Two species of Xylocarpus are recognised in Australia’s mangroves across the northern coast from Western Australia, Northern Territory and Queensland. They are distinguished by the presence of pneumatophores and buttresses, the bark, and the size of mature fruit. Flowers and inflorescences are similar.
2 species in Australia
The genus Xylocarpus J.König (1784) belongs to a large tropical family, the Meliaceae Juss. – the mahogany trees. These consist of 50 genera and over 1000 species - recognised by their unisexual flowers with stamens united by expanded filaments to form a staminal tube. The family is known for its high-quality timber species like Australian Red Cedar (Toona australis (F.Muell.) Harms), and fruit trees like Langsat (Lansium domesticum Correa).
Xylocarpus is comprised of three Indo West Pacific species with: two occurring in mangroves, including X. granatum and X. moluccensis; and a third, X. rumphii (Kostel.) Mabb., normally growing above high water on cliffs, rocks and sandy upland areas. The two mangroves often occur in mixed stands within middle to upper tidal limits of middle to upper estuarine reaches. Trunk and bark characters vary depending on species. Furthermore, X. granatum is evergreen while X. moluccensis is notably deciduous with leaves turning red and orange before falling in the dry winter season. Flowers are small and do not differ between taxa. Fruits are large and globate enclosing a number of angular woody seeds. Fruits vary between species in size and number of seeds. Newly separated seed segments may be pieced back together with some difficulty, hence the common name.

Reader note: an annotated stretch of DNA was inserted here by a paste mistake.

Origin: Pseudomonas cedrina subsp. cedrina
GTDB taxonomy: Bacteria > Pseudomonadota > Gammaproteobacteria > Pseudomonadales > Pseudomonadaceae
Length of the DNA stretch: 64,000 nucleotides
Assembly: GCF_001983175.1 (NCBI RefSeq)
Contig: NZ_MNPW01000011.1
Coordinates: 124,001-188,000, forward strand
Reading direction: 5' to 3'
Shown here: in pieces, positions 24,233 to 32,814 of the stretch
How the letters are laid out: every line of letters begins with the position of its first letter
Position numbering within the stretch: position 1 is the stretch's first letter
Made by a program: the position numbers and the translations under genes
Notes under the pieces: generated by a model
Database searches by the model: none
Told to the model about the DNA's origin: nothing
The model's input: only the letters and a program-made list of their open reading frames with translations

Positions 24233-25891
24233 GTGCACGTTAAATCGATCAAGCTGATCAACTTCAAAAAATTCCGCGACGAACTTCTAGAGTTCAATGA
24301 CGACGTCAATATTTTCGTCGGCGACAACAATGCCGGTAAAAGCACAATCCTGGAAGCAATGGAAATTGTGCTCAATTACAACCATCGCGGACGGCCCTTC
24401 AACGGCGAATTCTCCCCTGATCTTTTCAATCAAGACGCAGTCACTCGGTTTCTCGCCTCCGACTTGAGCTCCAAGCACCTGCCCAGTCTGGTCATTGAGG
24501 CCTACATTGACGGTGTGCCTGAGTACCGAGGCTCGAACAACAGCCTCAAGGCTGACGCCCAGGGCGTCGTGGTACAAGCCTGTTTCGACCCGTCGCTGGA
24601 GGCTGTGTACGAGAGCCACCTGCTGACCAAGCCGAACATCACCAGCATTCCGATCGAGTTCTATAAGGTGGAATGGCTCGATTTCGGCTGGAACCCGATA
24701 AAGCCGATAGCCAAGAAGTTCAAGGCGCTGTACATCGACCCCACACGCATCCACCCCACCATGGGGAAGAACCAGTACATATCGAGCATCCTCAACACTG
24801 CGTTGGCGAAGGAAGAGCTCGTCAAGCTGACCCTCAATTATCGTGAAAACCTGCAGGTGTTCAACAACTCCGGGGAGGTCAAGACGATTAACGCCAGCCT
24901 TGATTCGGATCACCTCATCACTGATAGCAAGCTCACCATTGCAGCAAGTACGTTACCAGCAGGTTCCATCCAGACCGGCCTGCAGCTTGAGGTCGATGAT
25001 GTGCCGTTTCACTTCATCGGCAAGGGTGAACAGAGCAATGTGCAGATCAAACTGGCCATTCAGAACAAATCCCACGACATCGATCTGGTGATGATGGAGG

Derivation of Genus Name
‘Xylo-carpus’ means woody fruit (in Latin), and refers to the large and distinctly woody fruit and seeds of this genus.
Xylocarpus occurs in coastal localities from East Africa and India to China, through Asia and Indonesia to New Guinea and northern Australia. In Australia, X. granatum and X. moluccensis are both present.